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Epic’s lawyers take it on the chin in connection with the fight against Apple



Lawyers for Apple and Epic once again almost met Yvonne Gonzalez Rogers to fight today. As with the last hearing, this was again over Epic’s injunction requests that prevented Apple from banning Unreal Engine from Apple platforms, and more importantly for Epic, Fortnite from the iOS App Store. While the first hearing made it seem very likely that Unreal will remain unharmed, Epic did not do well in the defense of Fortnite today.

Other than a few jabs at Apple over competition and where their fee structure is based on, Judge Rogers reserved the vast majority of her sharp comments and insults against Epic. And it wasn̵

7;t just at one point, either. She criticized legal teams for not producing discovery documents in time. It was mostly downhill from there.

Judge Rogers shot down their argument that Apple’s In App Purchases is a separate monopoly company before a word was said by one of the legal teams. She denied that the 30% cut was excessive even, without a word from Apple’s advice. Epic’s argument about when and how Apple allegedly became a monopoly came under fire. They continued the arguments to defend the breach of contract to set up their own IAP solution and withdrew a claim of flat dishonesty from the judge. Au. From there, Judge Rogers made it clear that she believes Epic brought the difficulty of Fortnite that was thrown out of the App Store to itself.

In a nutshell, she did not buy much, if any, of it. While I do not think Apple made any progress against Unreal (and I do not think it is reasonable that they would be able to do so), it certainly seems that Fortnite is out of the App Store for the rest of the year and most of 2021. Judge Rogers even tried to expand an olive branch with a proposal to put money related to Fortnite on hold pending the end of the case if they remove their IAP hack and join the App Store. The epic team’s response was incredibly complacent: “This court should not give its assistance to illegal provisions by monopolists …” Considering that it came at the end of a convincing battle, it sounded less and less to me.

None of what happened today guarantees Apple a victory in this case, but it does not hurt either. This was really just the end of the beginning of this case. Today’s action, however, underlined the fact that Epic has the tougher path to victory for the two. The referee who keeps Fortnite out of the App Store (or bends Epic to get it back in) is a win for Apple. The case, which will be pushed well into next year, is also good for Apple, as Epic’s team was clear that they wanted the case to go as quickly as possible.

Other than preserving Unreal on Apple platforms, Epic seems to have come empty-handed in round 1. It was also very clear that Judge Rogers is starting the proceedings with opinions that do not seem to be in their favor. It was clear today that she did not agree that their arguments about Apple’s IAP, Apple’s status as an illegal monopoly or that their payment structure was excessive. However, if this turns out to be a jury trial, as Judge Rogers recommended, it will have no say other than in how she presents the evidence for the cases.

I will not even try to hide my bias here. I can not stand Epic or Tim Sweeney and have nothing but contempt for what they are doing in this case. It has more to do with my attitude to free business and a business’s rights to run a private marketplace than what I feel about Apple. I do not favor any business that seeks to limit a distribution model for products that I use every day in my daily work.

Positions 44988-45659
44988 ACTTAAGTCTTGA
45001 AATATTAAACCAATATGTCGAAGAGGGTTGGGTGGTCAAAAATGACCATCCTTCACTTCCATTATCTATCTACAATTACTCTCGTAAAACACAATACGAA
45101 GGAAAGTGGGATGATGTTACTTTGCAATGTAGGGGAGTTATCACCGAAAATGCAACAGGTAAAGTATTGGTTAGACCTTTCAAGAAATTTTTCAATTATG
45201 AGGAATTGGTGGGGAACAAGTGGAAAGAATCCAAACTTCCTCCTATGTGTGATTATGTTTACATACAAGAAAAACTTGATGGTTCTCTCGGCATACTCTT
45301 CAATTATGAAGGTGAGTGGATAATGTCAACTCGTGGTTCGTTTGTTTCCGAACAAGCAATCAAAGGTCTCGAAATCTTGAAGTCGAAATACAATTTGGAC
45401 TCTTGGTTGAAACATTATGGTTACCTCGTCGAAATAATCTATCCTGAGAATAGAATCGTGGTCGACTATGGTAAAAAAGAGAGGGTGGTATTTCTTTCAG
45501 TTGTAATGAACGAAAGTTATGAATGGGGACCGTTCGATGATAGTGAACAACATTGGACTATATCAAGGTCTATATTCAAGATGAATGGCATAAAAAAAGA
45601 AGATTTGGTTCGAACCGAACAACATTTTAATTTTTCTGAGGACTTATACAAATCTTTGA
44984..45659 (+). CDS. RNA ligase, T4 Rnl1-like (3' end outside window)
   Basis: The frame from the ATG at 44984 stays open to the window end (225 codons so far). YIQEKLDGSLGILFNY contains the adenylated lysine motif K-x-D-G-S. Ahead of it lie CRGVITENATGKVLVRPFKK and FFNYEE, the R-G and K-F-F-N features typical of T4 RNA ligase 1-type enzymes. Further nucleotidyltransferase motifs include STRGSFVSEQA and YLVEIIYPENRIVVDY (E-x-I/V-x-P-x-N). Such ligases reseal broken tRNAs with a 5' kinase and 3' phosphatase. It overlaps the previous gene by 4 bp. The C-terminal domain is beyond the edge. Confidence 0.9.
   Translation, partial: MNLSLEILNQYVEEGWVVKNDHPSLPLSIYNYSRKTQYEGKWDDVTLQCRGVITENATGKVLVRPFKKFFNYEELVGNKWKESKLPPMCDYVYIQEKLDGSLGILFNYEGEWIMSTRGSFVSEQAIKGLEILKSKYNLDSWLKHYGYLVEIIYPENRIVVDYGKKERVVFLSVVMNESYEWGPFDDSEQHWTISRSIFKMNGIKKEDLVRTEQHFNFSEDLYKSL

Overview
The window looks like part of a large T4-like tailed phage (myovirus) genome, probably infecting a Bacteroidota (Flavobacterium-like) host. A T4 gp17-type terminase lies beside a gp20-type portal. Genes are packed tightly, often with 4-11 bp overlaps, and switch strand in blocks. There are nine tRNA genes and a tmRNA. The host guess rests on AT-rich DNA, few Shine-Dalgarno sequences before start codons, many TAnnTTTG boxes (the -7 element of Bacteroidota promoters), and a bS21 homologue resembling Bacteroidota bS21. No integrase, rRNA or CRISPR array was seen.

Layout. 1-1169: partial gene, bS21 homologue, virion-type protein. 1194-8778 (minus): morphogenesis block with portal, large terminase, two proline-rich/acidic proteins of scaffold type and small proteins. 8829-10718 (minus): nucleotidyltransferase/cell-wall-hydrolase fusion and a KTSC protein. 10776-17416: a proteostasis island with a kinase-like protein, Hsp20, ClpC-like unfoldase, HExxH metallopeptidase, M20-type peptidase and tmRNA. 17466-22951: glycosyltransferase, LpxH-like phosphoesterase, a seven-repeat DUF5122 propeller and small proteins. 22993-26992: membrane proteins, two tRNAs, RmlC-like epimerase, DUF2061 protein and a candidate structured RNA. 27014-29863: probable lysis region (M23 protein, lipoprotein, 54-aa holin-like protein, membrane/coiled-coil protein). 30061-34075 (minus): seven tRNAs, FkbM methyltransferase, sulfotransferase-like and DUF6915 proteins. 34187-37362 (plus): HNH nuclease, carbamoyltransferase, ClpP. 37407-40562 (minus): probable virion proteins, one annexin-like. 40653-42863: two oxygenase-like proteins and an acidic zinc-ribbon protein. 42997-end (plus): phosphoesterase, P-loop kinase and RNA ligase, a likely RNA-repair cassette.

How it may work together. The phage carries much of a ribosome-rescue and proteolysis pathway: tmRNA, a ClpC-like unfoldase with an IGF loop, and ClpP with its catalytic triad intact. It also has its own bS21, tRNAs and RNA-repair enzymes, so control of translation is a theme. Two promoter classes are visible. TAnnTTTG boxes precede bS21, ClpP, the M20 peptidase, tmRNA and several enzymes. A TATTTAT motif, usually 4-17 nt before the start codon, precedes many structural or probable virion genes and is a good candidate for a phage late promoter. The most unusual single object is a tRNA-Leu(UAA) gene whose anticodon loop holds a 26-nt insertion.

I do not deny that Apple needs to change how they manage the App Store in any way, and I have written about this before. While I’m glad Apple’s made some conciliatory moves with regard to its online marketplace and developers recently due to increasing pressure on them, I think they still have a long way to go. However, I also agree with Apple’s legal team that Epic’s suit is trying to invalidate their private marketplace business model in favor of someone who directly benefits Epic as a massive company, itself. There is nothing about their suit that is beneficial to anyone other than Tim Sweeney or companies other than Epic.

Whether we’re talking about Apple or Google, I think these cases are a pathetic joke and nothing more than an advertising stunt by a petulant billionaire with deep enough pockets to stay in the game while trying to portray himself and his company as the little one. the guy. Because of that, I will not hide that I thought it was entertaining to follow today’s negotiations.

I have a feeling that Tim Sweeney is already finding reception in both public opinion and the actual court cooler than he expected at the beginning of his little quest. I hope it continues as long as his three ring circuses last, and that it ends in a resounding loss for him and his company in the Supreme Court. Let US and EU governments regulate and public pressure and developer criticism change Apple. We can already see that the increasing pressure on them, completely independent of this trial, is beginning to yield positive results. After today, the odds are that this side show will not achieve more than many headlines and a billion dollars being flushed down the drain.



James Rogers

I am a Christian man and the father of three who live in the southeastern United States. I have worked as a programmer and project manager in the commercial and industrial automation industry for over 19 years, so I am practical in technology almost every day. However, my passion for technology is for mobile devices, especially Apple’s iOS and iPadOS hardware and software. My favorite is still the iPad.

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